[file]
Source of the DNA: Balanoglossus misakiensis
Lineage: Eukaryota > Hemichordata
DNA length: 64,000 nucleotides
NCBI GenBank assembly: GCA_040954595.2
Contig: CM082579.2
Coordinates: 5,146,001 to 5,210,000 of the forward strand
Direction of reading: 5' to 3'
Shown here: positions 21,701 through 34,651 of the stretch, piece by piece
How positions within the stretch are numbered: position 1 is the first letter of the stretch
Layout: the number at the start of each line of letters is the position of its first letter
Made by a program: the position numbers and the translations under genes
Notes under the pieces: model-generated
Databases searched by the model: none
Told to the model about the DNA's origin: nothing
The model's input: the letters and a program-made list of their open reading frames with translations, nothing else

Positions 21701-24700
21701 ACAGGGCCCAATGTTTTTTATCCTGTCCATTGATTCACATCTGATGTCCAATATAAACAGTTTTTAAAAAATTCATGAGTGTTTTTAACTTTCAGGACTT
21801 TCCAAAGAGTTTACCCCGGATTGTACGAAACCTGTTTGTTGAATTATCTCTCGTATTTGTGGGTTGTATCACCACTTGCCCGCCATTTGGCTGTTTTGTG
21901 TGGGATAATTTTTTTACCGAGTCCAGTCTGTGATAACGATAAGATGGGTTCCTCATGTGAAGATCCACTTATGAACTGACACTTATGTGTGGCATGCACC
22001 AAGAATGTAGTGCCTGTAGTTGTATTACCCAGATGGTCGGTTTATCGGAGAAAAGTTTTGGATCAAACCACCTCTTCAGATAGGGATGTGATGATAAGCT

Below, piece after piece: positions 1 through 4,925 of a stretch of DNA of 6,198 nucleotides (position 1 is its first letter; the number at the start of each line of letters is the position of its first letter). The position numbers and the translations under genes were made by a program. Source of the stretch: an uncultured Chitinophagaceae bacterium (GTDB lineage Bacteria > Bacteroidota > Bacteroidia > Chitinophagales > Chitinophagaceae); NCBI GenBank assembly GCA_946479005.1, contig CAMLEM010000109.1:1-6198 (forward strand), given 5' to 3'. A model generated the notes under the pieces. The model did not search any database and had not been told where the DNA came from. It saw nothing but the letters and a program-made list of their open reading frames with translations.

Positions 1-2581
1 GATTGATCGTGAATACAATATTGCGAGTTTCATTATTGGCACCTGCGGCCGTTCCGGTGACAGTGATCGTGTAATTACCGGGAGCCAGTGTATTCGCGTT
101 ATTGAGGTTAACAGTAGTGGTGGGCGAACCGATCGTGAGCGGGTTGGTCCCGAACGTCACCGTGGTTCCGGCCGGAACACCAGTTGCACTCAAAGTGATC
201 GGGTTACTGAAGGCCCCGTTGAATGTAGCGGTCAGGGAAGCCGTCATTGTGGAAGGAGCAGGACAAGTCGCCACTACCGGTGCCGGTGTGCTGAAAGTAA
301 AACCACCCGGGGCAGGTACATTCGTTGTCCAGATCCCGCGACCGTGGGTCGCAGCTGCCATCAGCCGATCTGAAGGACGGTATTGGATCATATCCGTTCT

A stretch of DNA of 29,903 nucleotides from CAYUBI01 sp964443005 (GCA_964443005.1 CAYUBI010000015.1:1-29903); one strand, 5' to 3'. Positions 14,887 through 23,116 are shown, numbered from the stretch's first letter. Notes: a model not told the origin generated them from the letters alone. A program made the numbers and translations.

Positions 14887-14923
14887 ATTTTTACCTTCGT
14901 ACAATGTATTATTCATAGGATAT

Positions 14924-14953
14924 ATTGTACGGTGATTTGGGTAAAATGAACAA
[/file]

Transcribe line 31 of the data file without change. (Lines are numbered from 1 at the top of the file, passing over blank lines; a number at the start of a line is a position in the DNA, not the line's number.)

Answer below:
Positions 14924-14953